What a wonderful little film. Epic in scope , yet so tongue through the cheek that you cannot help but smile as the hi-jinks and blunders pile up higher and higher until the movie climaxes aboard an honest to goodness Zeppelin. The Assassination Bureau is campy, fun and positively irresistible. Some may argue that it is too tame, too sanitary, too, well, silly. “Go away,” is all I can say to that. Without doubt, this film is all of that, however there is a fine streak of sarcasm, and maybe even cynicism, that permeates almost every scene. A wonderful helping of intelligence (despite all the buffoonery) is also present. Not to mention the beautiful, beautiful, Diana Rigg is clothed in nothing but a towel at one point. After watching the surprisingly enjoyable The Bourne Supremacy yesterday, I was hungry for another European spy romp. Alas, I have seen every (decent) Bond film two dozen times. Bolstering my decision with memories of the glorious Ms. Rigg and the evil-when-he-wants-be Savalas (and having an eternal soft spot for the indomitable Telly Savalas. Legend has it that while I was in the incubator, Telly’s wife was having an operation at the same hospital. He told my parents I was a good-looking baby), I knew I simply had to watch The Assassination Bureau.

Special props are due to Oliver Reed for holding the whole film together. First of all, Reed is one of our heroes here at Ruthless, not so much for reportedly drinking 104 pints of beer in a 24 hour period before his second wedding, but for dropping dead of a heart attack in Malta while filming Gladiator (Reed played Proximo). Legend maintains that just prior to his demise, Reed drank three bottles of rum and beat five much younger Royal Navy Sailors at arm wrestling. Hemmingway fucking dreams from the grave that he could have gone out like that. Second of all, without his strong presence, the movie might have been pure B material. Here in The Assassination Bureau, Reed plays Ivan Dragomiloff, head of the secretive Bureau. One day, the stunning Miss Winter (Rigg) pays him a visit and gives him a proposal that he cannot refuse. She will pay him 20,000 pounds sterling to… assassinate himself! Not suicide per say, but Miss Winter feels that all killing is wrong, and to prove her point she wants a Ruthless murderer like Dragomiloff to off himself. Then she will write a story about it all, exposing the Bureau. (In truth, this part is a little murky, but let’s just call it a cute plot cookie that I happily swallowed.) Much to Miss Winter’s surprise and chagrin, Dragomiloff happily accepts her offer, seeing it as a way to test the mettle of his aging assassins. Dragomiloff seems to think they have gotten a bit fat and a bit loose, morally speaking. Miss Winter’s charge is pure.

Standing in the shadows and orchestrating the entire affair is the dastardly Lord Bostwick (Savalas). He runs the big newspaper in pre-World War I England and agrees (on the surface) with Miss Winter that something must be done about the increasing frequency of assassinations taking place in Europe. Lord Bostwick even sets up the assignation between Miss Winters and Dragomiloff. What Telly doesn’t tell is that he is the vice chairman of the Assassination Bureau. Bostwick feels that with young, idealistic Dragomiloff dead, the Bureau can get down to some real business, i.e. ruling Europe. After a bit of initial shock at the proposition of killing not only their leader, but the son of the Bureau’s beloved founder, all the assassins agree to play ball. Bostwick even sweetens the pot by adding in an additional 10,000 British pounds, which I guess in 1914 was a lot of pounds. And that starts a mad dash around Europe (London, Paris, Zurich, Vienna, Venice, Bavaria) with killers constantly plotting to kill Dragomiloff, and Dragomiloff consistently outsmarting and in fact killing them. The catch is that unknown to Dragomiloff, Bostwick has assigned Miss Winter to report on the story. This is how the assassins are constantly aware of his location. No matter of course, because Dragomiloff is just too damn good to get himself killed. I also have to point out how insanely refreshing it was to see a comedy without a single gay joke.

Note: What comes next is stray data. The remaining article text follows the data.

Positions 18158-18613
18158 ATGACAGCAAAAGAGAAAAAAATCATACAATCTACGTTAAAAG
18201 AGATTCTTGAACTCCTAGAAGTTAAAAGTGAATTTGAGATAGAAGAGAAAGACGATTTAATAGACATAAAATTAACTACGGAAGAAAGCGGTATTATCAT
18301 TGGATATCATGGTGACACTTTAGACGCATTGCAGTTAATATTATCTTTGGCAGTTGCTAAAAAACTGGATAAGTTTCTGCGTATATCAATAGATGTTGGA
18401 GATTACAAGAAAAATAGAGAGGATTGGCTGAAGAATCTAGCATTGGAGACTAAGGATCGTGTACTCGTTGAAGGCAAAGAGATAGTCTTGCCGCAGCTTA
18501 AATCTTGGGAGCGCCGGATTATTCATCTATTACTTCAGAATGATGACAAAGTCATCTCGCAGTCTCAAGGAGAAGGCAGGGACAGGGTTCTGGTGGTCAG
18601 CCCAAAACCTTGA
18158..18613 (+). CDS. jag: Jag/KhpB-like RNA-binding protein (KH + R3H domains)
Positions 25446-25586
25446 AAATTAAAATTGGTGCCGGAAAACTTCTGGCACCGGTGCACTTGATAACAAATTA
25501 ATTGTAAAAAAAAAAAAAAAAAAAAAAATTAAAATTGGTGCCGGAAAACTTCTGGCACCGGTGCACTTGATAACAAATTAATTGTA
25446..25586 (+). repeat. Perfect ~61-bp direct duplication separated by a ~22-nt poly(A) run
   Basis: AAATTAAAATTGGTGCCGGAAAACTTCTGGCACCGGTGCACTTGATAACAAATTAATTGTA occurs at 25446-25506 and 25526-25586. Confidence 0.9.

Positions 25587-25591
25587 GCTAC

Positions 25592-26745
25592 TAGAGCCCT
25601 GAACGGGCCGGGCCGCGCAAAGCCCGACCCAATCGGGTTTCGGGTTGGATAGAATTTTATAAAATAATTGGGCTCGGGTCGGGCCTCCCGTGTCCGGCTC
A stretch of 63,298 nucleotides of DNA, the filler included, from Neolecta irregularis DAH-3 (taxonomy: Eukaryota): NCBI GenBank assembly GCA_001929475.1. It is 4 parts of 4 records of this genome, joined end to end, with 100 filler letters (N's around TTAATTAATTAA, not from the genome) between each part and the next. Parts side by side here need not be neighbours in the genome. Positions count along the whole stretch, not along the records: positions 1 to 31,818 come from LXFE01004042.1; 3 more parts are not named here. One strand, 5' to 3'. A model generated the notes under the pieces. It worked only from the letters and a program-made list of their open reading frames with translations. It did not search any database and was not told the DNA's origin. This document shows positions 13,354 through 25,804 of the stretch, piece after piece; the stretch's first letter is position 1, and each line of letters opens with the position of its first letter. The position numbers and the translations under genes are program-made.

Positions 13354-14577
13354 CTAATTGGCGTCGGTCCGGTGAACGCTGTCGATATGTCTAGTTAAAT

Curiously, the assassination of Archduke Ferdinand was shown to actually be a an attempt on Dragomioff’s life by the very Colonel Klink-ish General von Pinck. Pinck had stuffed a bomb inside of a sausage that would detonate when touched by any metal. He tries to feed it to Dragomiloff, but of course, the Archduke winds up with it and blows himself up. Silly sure, but a fun riff on world events, especially when coupled with Bostwick’s actions. Bostwick decides that the Archduke’s death is too boring to print as is, so he invents (you guessed it) ulterior motives and tells the world that Germany is threatening Russia and vice-versa. A forerunner to our own ages Rupert Murdoch, to be sure. Again, The Assassination Bureau is a comedy, and as such I approached it with a light heart (one made all the lighter by the presence of the divine Diana Rigg). Also again, the film, despite futzing around with history, is quite sharp. In one point, after a Viennese hotelier wrongly assumes that Miss Winter and Dragomiloff are husband and wife, the latter comments, “We must appear married. No wonder you want my blood.” And on it goes, until the two save Europe. For about five days. Anyhow, campy to be sure, and littered with more fancy outfits and European pretension than even Moulin Rouge, The Assassination Bureau is a fine way to spent a lazy afternoon.